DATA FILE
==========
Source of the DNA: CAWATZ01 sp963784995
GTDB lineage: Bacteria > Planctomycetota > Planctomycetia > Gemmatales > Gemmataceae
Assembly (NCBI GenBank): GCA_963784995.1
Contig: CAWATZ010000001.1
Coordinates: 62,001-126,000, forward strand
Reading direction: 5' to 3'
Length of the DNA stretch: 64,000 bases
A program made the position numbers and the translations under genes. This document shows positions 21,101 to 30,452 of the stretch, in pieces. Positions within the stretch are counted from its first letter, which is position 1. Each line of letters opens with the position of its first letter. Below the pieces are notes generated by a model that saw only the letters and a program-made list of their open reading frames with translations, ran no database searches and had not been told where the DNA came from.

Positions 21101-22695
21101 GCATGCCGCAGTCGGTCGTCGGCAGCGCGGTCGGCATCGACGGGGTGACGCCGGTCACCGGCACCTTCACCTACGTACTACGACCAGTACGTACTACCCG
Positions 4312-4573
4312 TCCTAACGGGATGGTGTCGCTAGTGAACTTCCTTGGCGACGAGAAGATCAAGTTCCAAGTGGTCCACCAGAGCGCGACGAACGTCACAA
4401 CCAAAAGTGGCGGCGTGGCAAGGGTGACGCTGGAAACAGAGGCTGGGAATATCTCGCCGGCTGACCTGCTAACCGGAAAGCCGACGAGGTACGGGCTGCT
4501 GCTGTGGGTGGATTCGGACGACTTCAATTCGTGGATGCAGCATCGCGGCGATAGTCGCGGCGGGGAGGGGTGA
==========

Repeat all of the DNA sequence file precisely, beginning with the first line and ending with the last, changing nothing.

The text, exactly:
Source of the DNA: CAWATZ01 sp963784995
GTDB lineage: Bacteria > Planctomycetota > Planctomycetia > Gemmatales > Gemmataceae
Assembly (NCBI GenBank): GCA_963784995.1
Contig: CAWATZ010000001.1
Coordinates: 62,001-126,000, forward strand
Reading direction: 5' to 3'
Length of the DNA stretch: 64,000 bases
A program made the position numbers and the translations under genes. This document shows positions 21,101 to 30,452 of the stretch, in pieces. Positions within the stretch are counted from its first letter, which is position 1. Each line of letters opens with the position of its first letter. Below the pieces are notes generated by a model that saw only the letters and a program-made list of their open reading frames with translations, ran no database searches and had not been told where the DNA came from.

Positions 21101-22695
21101 GCATGCCGCAGTCGGTCGTCGGCAGCGCGGTCGGCATCGACGGGGTGACGCCGGTCACCGGCACCTTCACCTACGTACTACGACCAGTACGTACTACCCG
Positions 4312-4573
4312 TCCTAACGGGATGGTGTCGCTAGTGAACTTCCTTGGCGACGAGAAGATCAAGTTCCAAGTGGTCCACCAGAGCGCGACGAACGTCACAA
4401 CCAAAAGTGGCGGCGTGGCAAGGGTGACGCTGGAAACAGAGGCTGGGAATATCTCGCCGGCTGACCTGCTAACCGGAAAGCCGACGAGGTACGGGCTGCT
4501 GCTGTGGGTGGATTCGGACGACTTCAATTCGTGGATGCAGCATCGCGGCGATAGTCGCGGCGGGGAGGGGTGA